After dominating the rankings for two consecutive months, India has slipped three rungs to fourth place among the world’s major emerging markets. In May, India fell behind Brazil, China and Russia, the latest update of Mint’s emerging market tracking shows.
While most emerging markets were hit hard by Wave 2, India suffered more, with much greater loss of life and livelihoods. Unlike the first wave, the second wave blockades were blocked late and the economic impact of the blockades was widely felt in May. Mobility fell, as did several key economic indicators, lowering India’s rank in the rankings.
As the second wave recedes and vaccinations accelerate, there is hope that things will turn around in the months to come. However, there are also dark clouds on the horizon. The US Federal Reserve has signaled that it may cut back its quantitative easing program to curb high inflation.
The situation, similar to that seen in 2013, could be damaging for emerging economies, including India, but it may not be the same chore as before. Some macroeconomic indicators are doing better than in 2013. The current account deficit position is much more comfortable. India actually declared a trade surplus in 2020. The currency cushion is now much higher and retail price inflation, although rising, is still below 2013 levels.
Still, there is a big reason for Indian investors to be concerned: the budget deficit and government debt levels are now much higher than most other emerging markets. As demands for a second-wave budget response increase and the government resorts to larger borrowing to finance such measures, public finances may once again become India’s Achilles heel.
There is also some anxiety on the growth front. India’s real gross domestic product (GDP) in the March quarter showed an improvement of 1.6% compared to growth of 0.5% in the previous quarter. However, disruptions caused by the current wave could weigh on economic output in the first quarter of this fiscal year, and demand could remain sluggish beyond the current quarter. Several multilateral agencies have reduced their growth forecasts for fiscal 2022, as has the Reserve Bank of India.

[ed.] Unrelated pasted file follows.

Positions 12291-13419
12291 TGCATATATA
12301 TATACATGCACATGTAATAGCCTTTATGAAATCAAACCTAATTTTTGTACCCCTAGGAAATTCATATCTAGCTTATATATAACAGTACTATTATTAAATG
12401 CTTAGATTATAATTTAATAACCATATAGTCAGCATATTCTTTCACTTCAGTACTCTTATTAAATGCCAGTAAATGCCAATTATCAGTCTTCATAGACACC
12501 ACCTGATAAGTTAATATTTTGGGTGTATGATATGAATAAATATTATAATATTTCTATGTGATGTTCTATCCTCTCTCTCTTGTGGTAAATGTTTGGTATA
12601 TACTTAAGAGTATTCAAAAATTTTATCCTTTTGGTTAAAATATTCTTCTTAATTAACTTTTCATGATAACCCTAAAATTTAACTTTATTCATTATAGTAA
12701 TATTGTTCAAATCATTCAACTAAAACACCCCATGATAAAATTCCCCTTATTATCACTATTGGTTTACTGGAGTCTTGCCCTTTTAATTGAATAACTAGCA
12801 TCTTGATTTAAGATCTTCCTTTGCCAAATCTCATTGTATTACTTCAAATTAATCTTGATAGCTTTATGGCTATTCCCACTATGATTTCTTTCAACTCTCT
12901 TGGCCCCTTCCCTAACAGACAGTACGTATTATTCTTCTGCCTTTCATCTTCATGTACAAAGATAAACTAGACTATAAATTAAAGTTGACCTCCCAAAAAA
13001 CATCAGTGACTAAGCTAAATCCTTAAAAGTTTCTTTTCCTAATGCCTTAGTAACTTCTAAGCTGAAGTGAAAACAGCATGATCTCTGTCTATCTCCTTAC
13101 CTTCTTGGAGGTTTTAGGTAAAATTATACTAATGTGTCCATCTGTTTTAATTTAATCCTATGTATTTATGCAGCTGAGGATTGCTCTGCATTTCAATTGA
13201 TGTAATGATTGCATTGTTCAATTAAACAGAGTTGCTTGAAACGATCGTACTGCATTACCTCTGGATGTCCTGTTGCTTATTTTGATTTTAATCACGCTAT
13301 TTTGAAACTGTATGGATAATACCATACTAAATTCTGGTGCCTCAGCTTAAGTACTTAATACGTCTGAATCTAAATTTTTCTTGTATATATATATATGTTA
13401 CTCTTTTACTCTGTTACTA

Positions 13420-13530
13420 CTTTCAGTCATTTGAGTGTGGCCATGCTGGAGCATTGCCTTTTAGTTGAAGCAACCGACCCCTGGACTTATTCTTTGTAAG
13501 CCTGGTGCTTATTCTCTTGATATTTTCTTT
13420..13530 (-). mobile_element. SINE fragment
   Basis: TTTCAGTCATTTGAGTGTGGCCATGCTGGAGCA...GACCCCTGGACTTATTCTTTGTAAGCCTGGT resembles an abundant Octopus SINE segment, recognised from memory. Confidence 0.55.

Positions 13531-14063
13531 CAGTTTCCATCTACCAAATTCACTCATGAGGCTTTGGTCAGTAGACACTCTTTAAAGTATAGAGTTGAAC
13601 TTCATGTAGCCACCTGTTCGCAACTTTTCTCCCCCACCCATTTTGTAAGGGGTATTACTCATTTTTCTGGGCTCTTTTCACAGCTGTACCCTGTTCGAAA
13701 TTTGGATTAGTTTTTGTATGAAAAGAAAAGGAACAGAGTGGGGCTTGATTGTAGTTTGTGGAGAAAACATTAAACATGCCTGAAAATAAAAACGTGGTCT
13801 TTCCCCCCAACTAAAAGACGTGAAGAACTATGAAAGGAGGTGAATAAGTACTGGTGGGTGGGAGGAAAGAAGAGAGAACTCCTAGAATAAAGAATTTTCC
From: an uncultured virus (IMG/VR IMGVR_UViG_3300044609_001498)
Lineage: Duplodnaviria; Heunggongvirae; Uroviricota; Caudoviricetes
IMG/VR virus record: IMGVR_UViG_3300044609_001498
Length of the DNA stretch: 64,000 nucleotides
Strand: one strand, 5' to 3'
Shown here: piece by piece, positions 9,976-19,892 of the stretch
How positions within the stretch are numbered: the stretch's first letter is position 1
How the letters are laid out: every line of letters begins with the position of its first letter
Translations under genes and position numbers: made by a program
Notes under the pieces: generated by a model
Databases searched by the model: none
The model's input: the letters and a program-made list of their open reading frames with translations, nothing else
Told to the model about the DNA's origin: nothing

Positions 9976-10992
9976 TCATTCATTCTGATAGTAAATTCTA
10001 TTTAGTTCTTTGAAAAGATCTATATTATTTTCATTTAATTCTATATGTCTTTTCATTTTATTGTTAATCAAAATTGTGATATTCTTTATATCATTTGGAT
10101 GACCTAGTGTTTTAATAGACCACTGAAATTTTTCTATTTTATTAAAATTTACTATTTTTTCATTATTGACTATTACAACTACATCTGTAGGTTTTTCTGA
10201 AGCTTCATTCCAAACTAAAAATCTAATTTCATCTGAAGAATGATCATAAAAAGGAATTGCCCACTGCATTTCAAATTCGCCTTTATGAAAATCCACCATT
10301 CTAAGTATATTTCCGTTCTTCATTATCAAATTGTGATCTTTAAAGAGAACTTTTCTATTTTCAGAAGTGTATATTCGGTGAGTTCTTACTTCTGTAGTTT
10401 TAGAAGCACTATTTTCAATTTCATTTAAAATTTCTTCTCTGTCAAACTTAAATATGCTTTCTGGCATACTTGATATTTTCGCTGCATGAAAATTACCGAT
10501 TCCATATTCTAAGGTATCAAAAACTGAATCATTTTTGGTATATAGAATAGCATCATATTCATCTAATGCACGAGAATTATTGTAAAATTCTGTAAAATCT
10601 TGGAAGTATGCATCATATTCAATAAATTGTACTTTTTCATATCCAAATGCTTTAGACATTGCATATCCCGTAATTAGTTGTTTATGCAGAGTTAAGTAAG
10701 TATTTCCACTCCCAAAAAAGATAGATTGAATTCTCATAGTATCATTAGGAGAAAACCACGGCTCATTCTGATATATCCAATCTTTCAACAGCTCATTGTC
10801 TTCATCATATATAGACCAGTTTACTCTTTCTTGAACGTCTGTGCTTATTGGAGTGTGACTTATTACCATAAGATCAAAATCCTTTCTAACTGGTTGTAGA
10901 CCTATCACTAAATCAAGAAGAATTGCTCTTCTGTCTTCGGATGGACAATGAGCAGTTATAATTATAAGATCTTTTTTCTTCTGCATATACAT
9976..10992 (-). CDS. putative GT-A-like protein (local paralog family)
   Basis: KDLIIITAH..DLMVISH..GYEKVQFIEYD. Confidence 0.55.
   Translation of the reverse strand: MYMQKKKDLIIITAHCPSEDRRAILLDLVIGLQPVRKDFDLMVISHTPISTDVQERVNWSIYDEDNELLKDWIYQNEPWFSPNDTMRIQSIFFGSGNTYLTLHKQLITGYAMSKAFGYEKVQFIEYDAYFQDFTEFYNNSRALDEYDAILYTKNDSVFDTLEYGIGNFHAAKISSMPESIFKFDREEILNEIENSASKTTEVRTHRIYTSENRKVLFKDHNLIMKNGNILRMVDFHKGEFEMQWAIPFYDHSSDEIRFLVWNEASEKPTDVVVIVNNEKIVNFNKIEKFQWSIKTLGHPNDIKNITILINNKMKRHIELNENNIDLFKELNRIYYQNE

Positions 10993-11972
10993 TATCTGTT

Although India’s financial metrics – market cap and exchange rate – remained resilient throughout Wave 2, the real economy bore the scars of foreclosure. The purchasing managers index fell to 50.8, a 10-month low. This figure is lower than what most other emerging markets recorded in May, although being above the 50 mark it still signals expansion. Likewise, although exports have grown rapidly, the growth rate has been lower than that of many emerging market peers. The underperformance of these indicators lowered India’s overall ranking.
Mint’s Emerging Markets Tracker, launched in September 2019, takes into account seven high-frequency indicators across 10 major emerging markets to help us understand India’s relative standing in the emerging market rankings. The seven indicators taken into account in the tracker encompass both real activity indicators, such as the manufacturing purchasing managers index (PMI) and real GDP growth, and financial measures. Final rankings are based on a composite score that gives each indicator equal weight.
India’s GDP figures for the March quarter were higher than most other emerging markets, but that is likely to change for the June quarter, given the much bigger blow India took. during the current quarter compared to other markets.
So far, Indian financial markets have performed well. In May, the market capitalization rose 6.1%. Only Brazil did better. The rupee has also been relatively stable, although the currency may now come under pressure as the dollar strengthens.
The RBI’s easy money policy has satisfied the markets as it has helped inflate asset prices. But now even retail price inflation is accelerating, and it may not be easy for the central bank to maintain its accommodative stance for long. Rising global commodity prices and accommodating monetary and fiscal policies have raised price barometers globally, and India appears to be among the hardest hit at the moment.
Only Turkey and Brazil have higher inflation than India among the major emerging markets. Brazil responded with sharp rate hikes. Turkey’s inability to do so, due to political pressure, made the pound the worst performing emerging market currency. India also faces tough choices as recovering global demand continues to put pressure on commodity prices. The weaker rupee will further exacerbate inflationary pressures by raising the prices of imported raw materials.
In addition to RBI’s accommodative stance, it is the flow of foreign capital that has supported stock markets since the start of the pandemic. The earlier-than-expected Fed policy tightening could slow or even reverse these flows. Emerging markets with fragile economic or health indicators are likely to be the hardest hit in such a scenario.
The bottom line: India needs to speed up vaccinations quickly, and it needs to be cautious about its debt and inflation measures.
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